Product design is a broad discipline, and at the University of Edinburgh we understand our discipline through a ethnomethodological lens. At the heart of our research programme is people; particularly those who currently struggle with existing objects in identified circumstances. We embrace a variety of approaches to people-centred design practice including participatory action research; affective design; design for disruption and inclusive design. The core to our approach is to speculate and build preferred futures, based on design-led evidence constructed through observation and engagement with others. Our aim is to understand the agency of objects and configure intended impacts on communities of people moving through and across various services and systems.
As a student on programme, you will join a vibrant, international community of creative practitioners and researchers. Members of the academic team are involved in a variety of research interests relevant to design production, maintaining strong partnerships with academics from across the University in allied disciplines such as engineering, informatics, anthropology, sociology, health and business.
There are two semesters in your first year, each providing the opportunity to engage three courses: one core requirement, and two elective options from supporting programmes relevant to the ethos of the programme.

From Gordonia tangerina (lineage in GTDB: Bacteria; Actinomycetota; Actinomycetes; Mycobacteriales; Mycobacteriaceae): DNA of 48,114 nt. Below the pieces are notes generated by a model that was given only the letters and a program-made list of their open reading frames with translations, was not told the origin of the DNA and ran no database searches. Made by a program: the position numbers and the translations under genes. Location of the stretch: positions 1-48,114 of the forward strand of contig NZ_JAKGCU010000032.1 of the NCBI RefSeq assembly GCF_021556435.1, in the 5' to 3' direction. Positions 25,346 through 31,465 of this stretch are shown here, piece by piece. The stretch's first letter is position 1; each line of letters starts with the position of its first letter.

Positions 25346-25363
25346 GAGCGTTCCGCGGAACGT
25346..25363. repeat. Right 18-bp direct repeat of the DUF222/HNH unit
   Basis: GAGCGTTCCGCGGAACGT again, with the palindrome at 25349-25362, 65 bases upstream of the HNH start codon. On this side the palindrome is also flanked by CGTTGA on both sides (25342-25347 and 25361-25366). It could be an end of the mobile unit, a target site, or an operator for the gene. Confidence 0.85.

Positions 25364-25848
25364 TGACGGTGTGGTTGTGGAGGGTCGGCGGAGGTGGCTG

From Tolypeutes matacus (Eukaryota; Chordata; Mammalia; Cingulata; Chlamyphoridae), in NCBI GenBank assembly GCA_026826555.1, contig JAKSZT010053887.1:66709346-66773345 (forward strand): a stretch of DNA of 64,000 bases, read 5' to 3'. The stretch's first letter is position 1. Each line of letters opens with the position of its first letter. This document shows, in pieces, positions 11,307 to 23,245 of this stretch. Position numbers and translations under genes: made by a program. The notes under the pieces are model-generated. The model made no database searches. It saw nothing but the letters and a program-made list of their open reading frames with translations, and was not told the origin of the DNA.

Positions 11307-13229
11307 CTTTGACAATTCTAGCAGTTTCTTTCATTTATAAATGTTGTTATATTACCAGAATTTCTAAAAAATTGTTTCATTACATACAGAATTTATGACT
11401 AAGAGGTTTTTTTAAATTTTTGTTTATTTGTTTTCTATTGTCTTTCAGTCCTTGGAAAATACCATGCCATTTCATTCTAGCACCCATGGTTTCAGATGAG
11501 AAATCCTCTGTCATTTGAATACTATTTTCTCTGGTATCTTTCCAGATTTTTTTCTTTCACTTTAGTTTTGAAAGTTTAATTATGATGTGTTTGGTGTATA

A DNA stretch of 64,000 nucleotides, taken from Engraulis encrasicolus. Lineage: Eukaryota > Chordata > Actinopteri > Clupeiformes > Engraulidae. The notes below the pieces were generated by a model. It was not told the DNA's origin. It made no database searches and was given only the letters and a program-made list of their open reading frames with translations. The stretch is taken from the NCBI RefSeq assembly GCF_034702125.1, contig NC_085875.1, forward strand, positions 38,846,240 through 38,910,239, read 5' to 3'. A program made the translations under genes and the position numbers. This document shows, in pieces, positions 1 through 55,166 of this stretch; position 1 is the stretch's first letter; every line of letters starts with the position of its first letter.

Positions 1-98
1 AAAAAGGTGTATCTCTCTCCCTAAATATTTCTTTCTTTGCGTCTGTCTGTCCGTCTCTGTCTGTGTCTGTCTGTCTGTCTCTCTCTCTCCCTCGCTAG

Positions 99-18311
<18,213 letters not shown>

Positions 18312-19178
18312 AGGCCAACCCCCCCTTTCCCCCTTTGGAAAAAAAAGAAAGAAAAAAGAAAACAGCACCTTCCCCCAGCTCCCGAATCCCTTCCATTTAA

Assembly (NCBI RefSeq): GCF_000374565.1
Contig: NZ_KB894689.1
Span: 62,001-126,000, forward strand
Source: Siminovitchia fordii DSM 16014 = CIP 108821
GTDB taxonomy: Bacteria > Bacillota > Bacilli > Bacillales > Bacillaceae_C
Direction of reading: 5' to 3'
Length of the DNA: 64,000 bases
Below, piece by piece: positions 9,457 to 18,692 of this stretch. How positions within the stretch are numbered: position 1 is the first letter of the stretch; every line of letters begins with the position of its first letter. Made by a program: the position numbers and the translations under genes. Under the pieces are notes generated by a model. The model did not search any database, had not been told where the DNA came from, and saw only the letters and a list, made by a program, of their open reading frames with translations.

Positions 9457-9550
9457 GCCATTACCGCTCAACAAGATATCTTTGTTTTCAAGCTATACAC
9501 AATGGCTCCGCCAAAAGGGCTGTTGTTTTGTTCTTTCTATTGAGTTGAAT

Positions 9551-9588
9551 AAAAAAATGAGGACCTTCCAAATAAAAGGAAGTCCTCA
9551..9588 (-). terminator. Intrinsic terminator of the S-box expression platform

Core courses foster exploration and development of ethnomethodological approaches to product design research and development, with a strong emphasis on action research, ethnographic observation, participation and prototyping, driven through a strong iterative approach to practice.
One-year MA degree
If you choose to pursue the one year MA degree, you will engage your dissertation in the summer period following the first year of study, focusing on the development of an individual project which emphasises product theory in context.
Emphasis on the MA degree pathway is to prepare students with interests in design management, policy or direction, or pursuing further academic research programmes such as the PhD.
Two-year MFA degree (Under review for 2018 entry)
Students enrolled on the two year MFA degree demonstrate interest in pursuing a career as autonomous designers, often establishing their own studios of practice.
In Year 2 of the MFA, you will undertake an additional four courses, with a core component in semester 1 entitled "Incubator", which is designed to help develop your skills in researching, developing and delivering a practice-led thesis.
The MFA dissertation takes place in your final semester, and culminates in the presentation of a significant body of work presented in exhibition format, showcasing exceptional skills in making, prototyping and manufacturing of high-quality, proof of concept models which articulate your understanding of theory in practice through artefacts, images and text relevant to people-centred design.
The professional knowledge, skills and abilities developed on this programme will prepare you for a rewarding career as a product/industrial designer, designer-maker, user-experience designer, user-interface designer, design manager, production manager, or a variety of other related roles within design-related industries.
Our graduates have an excellent track record moving into employment in a variety of sectors following graduation.